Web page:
Most contracts lack even the basic concept that the vendor must tell the customer when it is being delayed by such assumptions not being performed.
The inclusion of assumptions is not, in itself, a problem. It is fair and reasonable that a vendor, particularly when working to a fixed fee, sets out the constraints upon which that fee is provided.
Recently, however, I reviewed a large managed infrastructure contract where the assumptions provided by the vendor were literally almost twice the length of the description of the services being provided.
When I asked the client whether they'd review them, the answer was no. As we worked through them, my client and I jointly came to the conclusion that some of the assumptions negated the very obligations that the vendor was being engaged to provide. A very much shortened list was included in the final contract. Buyer beware, indeed.
At a more complex level, examples abound of the risks that you and your advisers need to assess when contracting for IT projects or services.
For example, using ITIL to describe IT services has become commonplace. However ITIL provides no assistance in describing scope boundaries or handover points. Particularly in the modern era of "best sourcing", where it is likely that multiple vendors will be responsible for managing different parts of an IT environment, accurately defining these scope boundaries and handover points is important.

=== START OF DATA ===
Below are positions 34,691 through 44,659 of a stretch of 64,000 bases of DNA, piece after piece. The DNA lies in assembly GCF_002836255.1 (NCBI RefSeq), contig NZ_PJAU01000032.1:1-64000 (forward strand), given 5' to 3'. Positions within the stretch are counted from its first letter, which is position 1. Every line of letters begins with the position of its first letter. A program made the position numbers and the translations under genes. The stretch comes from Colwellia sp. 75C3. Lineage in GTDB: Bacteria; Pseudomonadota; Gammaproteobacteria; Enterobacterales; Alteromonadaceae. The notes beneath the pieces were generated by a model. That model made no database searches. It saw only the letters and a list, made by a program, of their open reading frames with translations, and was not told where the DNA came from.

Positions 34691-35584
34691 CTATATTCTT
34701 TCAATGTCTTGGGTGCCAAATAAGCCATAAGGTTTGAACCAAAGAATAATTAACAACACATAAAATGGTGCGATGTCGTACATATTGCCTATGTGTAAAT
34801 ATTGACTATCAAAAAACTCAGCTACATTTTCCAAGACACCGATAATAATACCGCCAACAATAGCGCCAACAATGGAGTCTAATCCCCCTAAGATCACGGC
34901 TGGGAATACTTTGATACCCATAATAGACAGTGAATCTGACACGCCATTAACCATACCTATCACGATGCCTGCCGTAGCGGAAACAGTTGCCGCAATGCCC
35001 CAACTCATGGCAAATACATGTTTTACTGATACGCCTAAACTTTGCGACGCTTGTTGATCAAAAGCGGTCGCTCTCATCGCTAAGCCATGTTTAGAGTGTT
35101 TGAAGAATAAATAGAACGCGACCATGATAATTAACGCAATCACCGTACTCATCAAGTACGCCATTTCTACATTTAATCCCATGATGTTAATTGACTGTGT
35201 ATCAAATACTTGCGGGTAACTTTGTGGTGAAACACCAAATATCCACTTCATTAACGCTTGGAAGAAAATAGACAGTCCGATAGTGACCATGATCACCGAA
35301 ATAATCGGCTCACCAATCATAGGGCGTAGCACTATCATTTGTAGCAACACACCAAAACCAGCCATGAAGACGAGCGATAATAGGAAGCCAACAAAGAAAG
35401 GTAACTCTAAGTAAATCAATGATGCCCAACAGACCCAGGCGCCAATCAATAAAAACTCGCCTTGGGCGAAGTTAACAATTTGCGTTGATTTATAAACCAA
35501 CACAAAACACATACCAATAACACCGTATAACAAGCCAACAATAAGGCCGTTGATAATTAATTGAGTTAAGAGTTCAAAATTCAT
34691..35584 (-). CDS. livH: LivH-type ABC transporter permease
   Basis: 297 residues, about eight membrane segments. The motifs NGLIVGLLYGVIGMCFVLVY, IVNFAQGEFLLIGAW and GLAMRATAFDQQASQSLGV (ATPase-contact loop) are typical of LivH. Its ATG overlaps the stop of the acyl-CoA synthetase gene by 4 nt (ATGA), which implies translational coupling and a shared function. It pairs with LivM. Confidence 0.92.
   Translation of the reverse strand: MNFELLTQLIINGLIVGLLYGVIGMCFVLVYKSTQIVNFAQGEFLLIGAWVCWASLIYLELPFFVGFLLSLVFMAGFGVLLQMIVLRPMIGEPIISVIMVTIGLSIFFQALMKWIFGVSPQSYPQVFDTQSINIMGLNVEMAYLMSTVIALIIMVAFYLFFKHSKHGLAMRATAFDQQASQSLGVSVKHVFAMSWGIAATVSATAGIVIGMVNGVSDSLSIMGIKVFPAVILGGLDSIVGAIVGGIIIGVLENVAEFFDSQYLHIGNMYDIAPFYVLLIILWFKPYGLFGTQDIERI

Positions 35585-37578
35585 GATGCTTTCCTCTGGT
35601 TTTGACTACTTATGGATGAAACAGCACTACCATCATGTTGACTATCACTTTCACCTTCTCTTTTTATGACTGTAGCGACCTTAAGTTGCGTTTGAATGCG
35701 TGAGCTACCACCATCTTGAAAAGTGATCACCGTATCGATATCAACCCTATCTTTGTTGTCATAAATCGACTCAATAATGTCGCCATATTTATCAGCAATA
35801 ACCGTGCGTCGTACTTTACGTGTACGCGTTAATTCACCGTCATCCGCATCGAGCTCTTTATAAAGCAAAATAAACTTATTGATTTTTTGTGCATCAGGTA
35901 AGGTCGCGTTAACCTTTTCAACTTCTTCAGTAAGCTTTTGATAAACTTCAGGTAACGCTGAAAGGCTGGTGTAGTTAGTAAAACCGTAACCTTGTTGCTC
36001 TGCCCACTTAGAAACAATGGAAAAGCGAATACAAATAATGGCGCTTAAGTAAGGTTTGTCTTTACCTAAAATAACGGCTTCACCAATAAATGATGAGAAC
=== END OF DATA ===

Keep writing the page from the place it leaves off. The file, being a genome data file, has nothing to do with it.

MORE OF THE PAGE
The back end of the agreement is also the mechanism by which you can arm yourself with tools to help create a flexible and transparent contract, so as to manage the agreement through its life and the inevitable technology and business changes.
For instance, creating separable service bundles that avoid cross-subsidisation will assist with benchmarking and multi-sourcing. Including flexible service level mechanisms that allow you to adjust service level weightings and introduce new service levels during the term will help future-proof the agreement.
And while you and your advisers should focus on these strategic goals, sometimes even a failure to get the simple things right can have significant consequences. Accuracy in definitions, and clarity and consistency in language, can help avoid unnecessary disputes.
I was recently involved in a dispute in an IT contract. The issue depended on the placement of a comma and a mere five words of unclear text. The dispute was worth several million dollars.
If the rule of law is one of Australia's natural assets, then it pays to leverage that in your dealings with IT vendors. Ensure the contract schedules don't contain inappropriate limitations and exclusions of responsibility.
Use them as a mechanism to build for yourself a relevant, flexible, and transparent method of delivering your IT project or service, which reflects your business and technology priorities.
I can almost guarantee, if something goes wrong with your IT contract, you'll probably be staring at the contract schedules rather than the front end legalese.
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